Photocatalytic degradation of 4-amino-6-chlorobenzene-1,3-disulfonamide stable hydrolysis product of hydrochlorothiazide: Detection of intermediates and their toxicity

Photocatalytic degradation of 4-amino-6-chlorobenzene-1,3-disulfonamide stable hydrolysis product... In this work we have investigated in details the process of degradation of the 4-amino-6-chlorobenzene-1,3-disulfonamide (ABSA), stable hydrolysis product of frequently used pharmaceutical hydrochlorothiazide (HCTZ), as one of the most ubiquitous contaminants in the sewage water. The study encompassed investigation of degradation by hydrolysis, photolysis, and photocatalysis employing commercially available TiO2 Degussa P25 catalyst. The process of direct photolysis and photocatalytic degradation were investigated under different type of lights. Detailed insights into the reactive properties of HCTZ and ABSA have been obtained by density functional theory calculations and molecular dynamics simulations. Specifically, preference of HCTZ towards hydrolysis was confirmed experimentally and explained using computational study. Results obtained in this study indicate very limited efficiency of hydrolytic and photolytic degradation in the case of ABSA, while photocatalytic degradation demonstrated great potential. Namely, after 240 min of photocatalytic degradation, 65% of ABSA was mineralizated in water/TiO2 suspension under SSI, while the nitrogen was predominantly present as NH4+. Reaction intermediates were studied and a number of them were detected using LC-ESI-MS/MS. This study also involves toxicity assessment of HCTZ, ABSA, and their mixtures formed during the degradation processes towards mammalian cell lines (rat hepatoma, H-4-II-E, human colon adenocarcinoma, HT-29, and human fetal lung, MRC-5). Toxicity assessments showed that intermediates formed during the process of photocatalysis exerted only mild cell growth effects in selected cell lines, while direct photolysis did not affect cell growth. http://www.deepdyve.com/assets/images/DeepDyve-Logo-lg.png Transportation Research Part C: Emerging Technologies Elsevier

Photocatalytic degradation of 4-amino-6-chlorobenzene-1,3-disulfonamide stable hydrolysis product of hydrochlorothiazide: Detection of intermediates and their toxicity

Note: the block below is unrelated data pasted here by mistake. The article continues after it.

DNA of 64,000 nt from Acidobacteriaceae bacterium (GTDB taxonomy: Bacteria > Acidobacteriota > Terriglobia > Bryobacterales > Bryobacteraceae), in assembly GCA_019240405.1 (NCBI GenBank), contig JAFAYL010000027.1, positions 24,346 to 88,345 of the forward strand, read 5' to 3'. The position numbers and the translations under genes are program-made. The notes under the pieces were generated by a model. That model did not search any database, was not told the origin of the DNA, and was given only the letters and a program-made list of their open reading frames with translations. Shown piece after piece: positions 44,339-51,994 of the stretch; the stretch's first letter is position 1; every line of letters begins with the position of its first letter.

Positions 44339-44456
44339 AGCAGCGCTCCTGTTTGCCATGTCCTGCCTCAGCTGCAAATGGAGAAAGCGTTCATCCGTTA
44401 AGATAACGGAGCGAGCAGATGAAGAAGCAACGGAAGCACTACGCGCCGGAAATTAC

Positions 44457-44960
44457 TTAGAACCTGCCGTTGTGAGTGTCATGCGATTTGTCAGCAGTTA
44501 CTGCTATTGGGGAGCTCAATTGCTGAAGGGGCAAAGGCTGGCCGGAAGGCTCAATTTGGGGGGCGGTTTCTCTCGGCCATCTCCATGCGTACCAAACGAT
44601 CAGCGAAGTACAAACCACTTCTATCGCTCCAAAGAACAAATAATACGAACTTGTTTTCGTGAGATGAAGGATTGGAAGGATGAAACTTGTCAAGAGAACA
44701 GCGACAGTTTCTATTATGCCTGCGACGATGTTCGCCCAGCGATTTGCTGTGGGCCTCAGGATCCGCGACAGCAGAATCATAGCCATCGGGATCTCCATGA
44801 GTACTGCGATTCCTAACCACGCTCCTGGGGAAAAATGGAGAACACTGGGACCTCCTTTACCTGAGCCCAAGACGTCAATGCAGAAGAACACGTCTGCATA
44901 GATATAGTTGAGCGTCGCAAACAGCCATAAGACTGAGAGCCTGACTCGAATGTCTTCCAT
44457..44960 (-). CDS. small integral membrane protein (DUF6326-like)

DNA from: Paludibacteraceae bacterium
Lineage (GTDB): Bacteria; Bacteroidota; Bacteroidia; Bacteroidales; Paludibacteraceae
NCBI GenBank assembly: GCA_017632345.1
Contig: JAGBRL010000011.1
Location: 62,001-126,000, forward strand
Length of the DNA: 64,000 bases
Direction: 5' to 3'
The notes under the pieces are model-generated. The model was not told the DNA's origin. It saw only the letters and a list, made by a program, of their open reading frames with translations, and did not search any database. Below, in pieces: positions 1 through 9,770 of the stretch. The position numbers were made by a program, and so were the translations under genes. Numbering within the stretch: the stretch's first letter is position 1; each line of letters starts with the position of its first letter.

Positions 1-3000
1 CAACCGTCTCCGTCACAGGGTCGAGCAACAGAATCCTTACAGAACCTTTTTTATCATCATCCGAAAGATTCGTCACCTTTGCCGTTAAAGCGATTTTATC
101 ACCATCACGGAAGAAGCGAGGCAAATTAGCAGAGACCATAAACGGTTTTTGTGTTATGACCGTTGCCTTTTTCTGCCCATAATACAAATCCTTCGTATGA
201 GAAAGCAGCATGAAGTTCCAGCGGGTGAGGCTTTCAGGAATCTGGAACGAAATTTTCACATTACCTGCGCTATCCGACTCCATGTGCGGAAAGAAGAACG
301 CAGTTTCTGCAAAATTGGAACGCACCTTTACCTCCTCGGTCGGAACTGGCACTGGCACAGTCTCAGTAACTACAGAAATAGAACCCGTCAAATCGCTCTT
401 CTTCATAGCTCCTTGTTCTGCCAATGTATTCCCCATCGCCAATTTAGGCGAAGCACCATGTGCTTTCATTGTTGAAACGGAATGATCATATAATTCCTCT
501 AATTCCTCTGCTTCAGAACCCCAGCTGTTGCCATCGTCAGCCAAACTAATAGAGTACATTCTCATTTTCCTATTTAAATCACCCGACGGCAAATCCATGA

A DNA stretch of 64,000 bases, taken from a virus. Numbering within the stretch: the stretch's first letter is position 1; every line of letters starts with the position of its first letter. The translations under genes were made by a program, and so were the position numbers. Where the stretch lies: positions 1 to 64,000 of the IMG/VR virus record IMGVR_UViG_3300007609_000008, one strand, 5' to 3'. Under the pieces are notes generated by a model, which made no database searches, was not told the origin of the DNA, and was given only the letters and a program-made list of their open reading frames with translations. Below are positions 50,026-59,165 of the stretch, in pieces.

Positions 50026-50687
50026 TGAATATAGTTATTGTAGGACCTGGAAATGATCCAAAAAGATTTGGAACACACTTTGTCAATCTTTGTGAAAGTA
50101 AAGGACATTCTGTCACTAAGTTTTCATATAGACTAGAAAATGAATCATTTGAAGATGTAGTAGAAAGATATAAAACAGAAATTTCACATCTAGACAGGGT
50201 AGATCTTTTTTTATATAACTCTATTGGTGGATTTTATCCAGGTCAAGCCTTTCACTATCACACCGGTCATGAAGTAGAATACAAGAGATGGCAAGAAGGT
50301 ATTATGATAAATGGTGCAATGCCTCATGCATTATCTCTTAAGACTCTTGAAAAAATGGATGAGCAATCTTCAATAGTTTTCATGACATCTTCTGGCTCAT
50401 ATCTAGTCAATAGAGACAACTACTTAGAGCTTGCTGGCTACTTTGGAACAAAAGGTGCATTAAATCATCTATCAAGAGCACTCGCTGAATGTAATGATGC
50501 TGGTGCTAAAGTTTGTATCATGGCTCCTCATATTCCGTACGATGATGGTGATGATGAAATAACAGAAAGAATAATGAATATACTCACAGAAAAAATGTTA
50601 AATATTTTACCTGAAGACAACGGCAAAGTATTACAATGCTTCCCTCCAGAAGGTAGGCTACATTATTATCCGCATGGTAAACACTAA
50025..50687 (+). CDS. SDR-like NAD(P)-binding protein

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Publisher
Elsevier
Copyright
Copyright © 2017 Elsevier Ltd
ISSN
0968-090X
D.O.I.
10.1016/j.envpol.2017.08.090
Publisher site
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Abstract

In this work we have investigated in details the process of degradation of the 4-amino-6-chlorobenzene-1,3-disulfonamide (ABSA), stable hydrolysis product of frequently used pharmaceutical hydrochlorothiazide (HCTZ), as one of the most ubiquitous contaminants in the sewage water. The study encompassed investigation of degradation by hydrolysis, photolysis, and photocatalysis employing commercially available TiO2 Degussa P25 catalyst. The process of direct photolysis and photocatalytic degradation were investigated under different type of lights. Detailed insights into the reactive properties of HCTZ and ABSA have been obtained by density functional theory calculations and molecular dynamics simulations. Specifically, preference of HCTZ towards hydrolysis was confirmed experimentally and explained using computational study. Results obtained in this study indicate very limited efficiency of hydrolytic and photolytic degradation in the case of ABSA, while photocatalytic degradation demonstrated great potential. Namely, after 240 min of photocatalytic degradation, 65% of ABSA was mineralizated in water/TiO2 suspension under SSI, while the nitrogen was predominantly present as NH4+. Reaction intermediates were studied and a number of them were detected using LC-ESI-MS/MS. This study also involves toxicity assessment of HCTZ, ABSA, and their mixtures formed during the degradation processes towards mammalian cell lines (rat hepatoma, H-4-II-E, human colon adenocarcinoma, HT-29, and human fetal lung, MRC-5). Toxicity assessments showed that intermediates formed during the process of photocatalysis exerted only mild cell growth effects in selected cell lines, while direct photolysis did not affect cell growth.

Journal

Transportation Research Part C: Emerging TechnologiesElsevier

Published: Jan 1, 2018

References

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